3. Triantha racemosa (Walter) Small, Fl. S.E. U.S. 249, 1328. 1903.
Coastal false asphodel
Melanthium racemosum Walter, Fl. Carol., 126. 1788; Tofieldia racemosa (Walter) Britton, Sterns & Poggenburg
Stems leafless, or with 1–3 leaves towards base, 20–70 cm, coarsely glandular-pubescent below inflorescence. Leaf blades to 35 cm × 6 mm. Inflorescences racemose, 15–80-flowered, usually open, 3–22 cm; bracts subtending pedicel in cluster; bracteoles shallowly 3-lobed or cleft from proximal 1/3 to base, lobes acute or rounded, usually glandular. Flowers borne in clusters of (2–)3(–7), proximal sometimes remote; perianth white, drying orange; tepals 2.5–5 mm, inner series narrower, longer; stamens 2.5–4.5 mm; ovary ellipsoid to cylindrical, usually tapering abruptly to style base, forming rounded shoulder; styles connate basally into column 1/4–2/3 their length, 1–1.8 mm; pedicel 2–12 mm. Capsules ovoid to subglobose, 3–5 mm, ± equaling or slightly longer than tepals and ± enclosed by them, hard. Seeds reddish brown, ca. 1 mm; appendages 1 or 2 with one at one end ca. 1/2 to equaling seed, one at opposite end often much shorter; coat absent.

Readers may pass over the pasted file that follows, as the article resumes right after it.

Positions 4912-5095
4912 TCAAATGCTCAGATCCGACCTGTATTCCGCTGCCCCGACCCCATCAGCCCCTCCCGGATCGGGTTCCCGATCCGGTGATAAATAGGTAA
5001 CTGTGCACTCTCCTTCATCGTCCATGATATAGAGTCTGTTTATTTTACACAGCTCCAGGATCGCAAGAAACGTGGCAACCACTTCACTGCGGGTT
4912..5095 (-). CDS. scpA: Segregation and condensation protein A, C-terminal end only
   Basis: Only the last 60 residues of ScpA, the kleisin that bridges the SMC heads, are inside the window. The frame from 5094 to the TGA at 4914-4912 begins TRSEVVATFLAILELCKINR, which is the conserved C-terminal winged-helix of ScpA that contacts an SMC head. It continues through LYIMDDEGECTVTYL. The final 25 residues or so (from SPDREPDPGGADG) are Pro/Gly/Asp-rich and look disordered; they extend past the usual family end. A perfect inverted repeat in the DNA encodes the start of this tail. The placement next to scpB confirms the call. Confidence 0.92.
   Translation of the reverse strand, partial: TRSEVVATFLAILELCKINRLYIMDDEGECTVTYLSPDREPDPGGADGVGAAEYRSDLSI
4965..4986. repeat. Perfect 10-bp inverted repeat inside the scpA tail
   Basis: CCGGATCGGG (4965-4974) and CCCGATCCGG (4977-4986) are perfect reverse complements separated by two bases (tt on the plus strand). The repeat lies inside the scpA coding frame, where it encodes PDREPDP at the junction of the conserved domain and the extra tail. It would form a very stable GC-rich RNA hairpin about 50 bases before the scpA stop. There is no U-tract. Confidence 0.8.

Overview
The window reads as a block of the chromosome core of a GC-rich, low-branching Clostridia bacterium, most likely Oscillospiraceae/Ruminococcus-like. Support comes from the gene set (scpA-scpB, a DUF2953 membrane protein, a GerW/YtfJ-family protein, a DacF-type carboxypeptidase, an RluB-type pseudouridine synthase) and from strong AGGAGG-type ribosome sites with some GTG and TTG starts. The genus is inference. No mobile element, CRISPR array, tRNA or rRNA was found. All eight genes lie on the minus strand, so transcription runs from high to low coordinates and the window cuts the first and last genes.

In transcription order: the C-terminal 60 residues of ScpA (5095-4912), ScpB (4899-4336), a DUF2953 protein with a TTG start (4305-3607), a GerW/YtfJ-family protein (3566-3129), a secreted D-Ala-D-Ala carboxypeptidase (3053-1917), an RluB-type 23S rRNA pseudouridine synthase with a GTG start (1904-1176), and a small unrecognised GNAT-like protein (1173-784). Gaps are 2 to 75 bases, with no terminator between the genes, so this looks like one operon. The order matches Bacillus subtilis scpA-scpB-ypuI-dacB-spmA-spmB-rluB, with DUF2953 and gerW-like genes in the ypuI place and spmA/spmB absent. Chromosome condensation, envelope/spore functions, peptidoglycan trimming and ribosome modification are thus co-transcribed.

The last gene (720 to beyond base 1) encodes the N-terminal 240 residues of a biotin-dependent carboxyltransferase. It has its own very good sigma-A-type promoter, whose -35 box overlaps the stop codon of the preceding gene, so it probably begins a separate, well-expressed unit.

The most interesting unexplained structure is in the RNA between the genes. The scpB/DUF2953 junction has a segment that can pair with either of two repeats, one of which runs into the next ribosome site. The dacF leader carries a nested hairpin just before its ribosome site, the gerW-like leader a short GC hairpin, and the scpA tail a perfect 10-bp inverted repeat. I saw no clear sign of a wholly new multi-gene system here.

Flowering summer. Boggy areas, pine barrens, savannas; 0--400 m; Ala., Del., D.C., Fla., Ga., La., Md., Miss., Tex., Va.
Specimens of Triantha collected in Burlington County, New Jersey, have generally been determined as T. racemosa. However, the population is variable, and while there are aspects in some of these plants suggestive of T. racemosa that would explain the determinations, others are closer morphologically to T. glutinosa. This is seen in the typical “glutinosa” glands, the narrower, less-spreading bracteoles that usually lack glandular hairs, the more-ascending pedicels, the shorter internodes in most inflorescences, and the chartaceous capsules. I suppose that in the past the two species had overlapping ranges in this northeastern region where they no longer are found, and that some hybridization between T. glutinosa and T. racemosa has occurred. The Burlington County population is a surviving disjunct remnant with attributes of both species. The specimens have been annotated T. glutinosa × T. racemosa, and New Jersey is omitted from the list of states in which T. racemosa is found.